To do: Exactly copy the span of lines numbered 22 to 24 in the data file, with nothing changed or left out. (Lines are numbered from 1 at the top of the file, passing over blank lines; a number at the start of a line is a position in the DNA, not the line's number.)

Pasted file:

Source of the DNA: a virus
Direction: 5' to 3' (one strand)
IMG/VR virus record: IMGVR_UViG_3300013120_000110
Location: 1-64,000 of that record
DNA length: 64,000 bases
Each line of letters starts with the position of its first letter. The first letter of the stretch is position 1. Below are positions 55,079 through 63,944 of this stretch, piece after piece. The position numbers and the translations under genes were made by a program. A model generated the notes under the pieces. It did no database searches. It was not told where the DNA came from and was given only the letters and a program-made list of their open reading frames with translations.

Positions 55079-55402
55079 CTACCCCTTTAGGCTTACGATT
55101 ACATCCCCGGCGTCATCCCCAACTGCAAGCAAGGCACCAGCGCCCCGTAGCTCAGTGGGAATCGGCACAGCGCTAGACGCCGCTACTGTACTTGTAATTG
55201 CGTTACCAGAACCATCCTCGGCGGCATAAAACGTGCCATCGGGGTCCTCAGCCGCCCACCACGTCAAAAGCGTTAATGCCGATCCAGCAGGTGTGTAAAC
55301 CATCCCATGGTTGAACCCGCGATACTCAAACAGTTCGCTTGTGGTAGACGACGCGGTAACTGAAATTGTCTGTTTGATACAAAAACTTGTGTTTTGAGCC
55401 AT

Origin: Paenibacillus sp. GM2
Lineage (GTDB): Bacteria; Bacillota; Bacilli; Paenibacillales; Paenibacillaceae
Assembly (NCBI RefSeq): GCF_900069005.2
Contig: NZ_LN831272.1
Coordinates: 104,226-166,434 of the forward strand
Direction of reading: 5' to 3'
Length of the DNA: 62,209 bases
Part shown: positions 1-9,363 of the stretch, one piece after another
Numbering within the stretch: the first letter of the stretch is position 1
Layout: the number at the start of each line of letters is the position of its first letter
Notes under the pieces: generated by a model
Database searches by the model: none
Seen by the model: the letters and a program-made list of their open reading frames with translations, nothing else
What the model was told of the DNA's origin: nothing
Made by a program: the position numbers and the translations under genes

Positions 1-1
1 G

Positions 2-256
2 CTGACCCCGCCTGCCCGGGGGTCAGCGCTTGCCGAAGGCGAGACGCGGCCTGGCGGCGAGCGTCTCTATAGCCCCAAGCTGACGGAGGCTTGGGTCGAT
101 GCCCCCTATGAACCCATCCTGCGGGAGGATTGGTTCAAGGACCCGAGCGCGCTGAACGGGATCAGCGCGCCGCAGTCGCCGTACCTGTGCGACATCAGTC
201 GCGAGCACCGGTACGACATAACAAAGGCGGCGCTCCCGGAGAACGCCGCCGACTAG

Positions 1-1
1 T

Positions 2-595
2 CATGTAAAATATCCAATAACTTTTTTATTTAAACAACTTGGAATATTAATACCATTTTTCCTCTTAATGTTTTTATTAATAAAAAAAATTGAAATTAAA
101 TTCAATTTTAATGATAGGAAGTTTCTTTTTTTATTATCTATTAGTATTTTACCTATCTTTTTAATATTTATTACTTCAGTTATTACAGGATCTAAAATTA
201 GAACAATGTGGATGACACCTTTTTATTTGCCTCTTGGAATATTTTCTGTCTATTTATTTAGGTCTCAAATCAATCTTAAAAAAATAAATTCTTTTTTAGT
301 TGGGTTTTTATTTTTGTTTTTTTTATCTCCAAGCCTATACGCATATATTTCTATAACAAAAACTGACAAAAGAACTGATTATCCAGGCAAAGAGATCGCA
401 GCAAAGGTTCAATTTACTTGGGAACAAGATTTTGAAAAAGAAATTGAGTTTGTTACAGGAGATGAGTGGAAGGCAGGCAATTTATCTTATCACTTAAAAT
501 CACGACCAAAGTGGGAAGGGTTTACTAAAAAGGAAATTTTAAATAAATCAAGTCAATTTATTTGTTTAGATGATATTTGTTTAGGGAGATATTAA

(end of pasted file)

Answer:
Layout: the number at the start of each line of letters is the position of its first letter
Notes under the pieces: generated by a model
Database searches by the model: none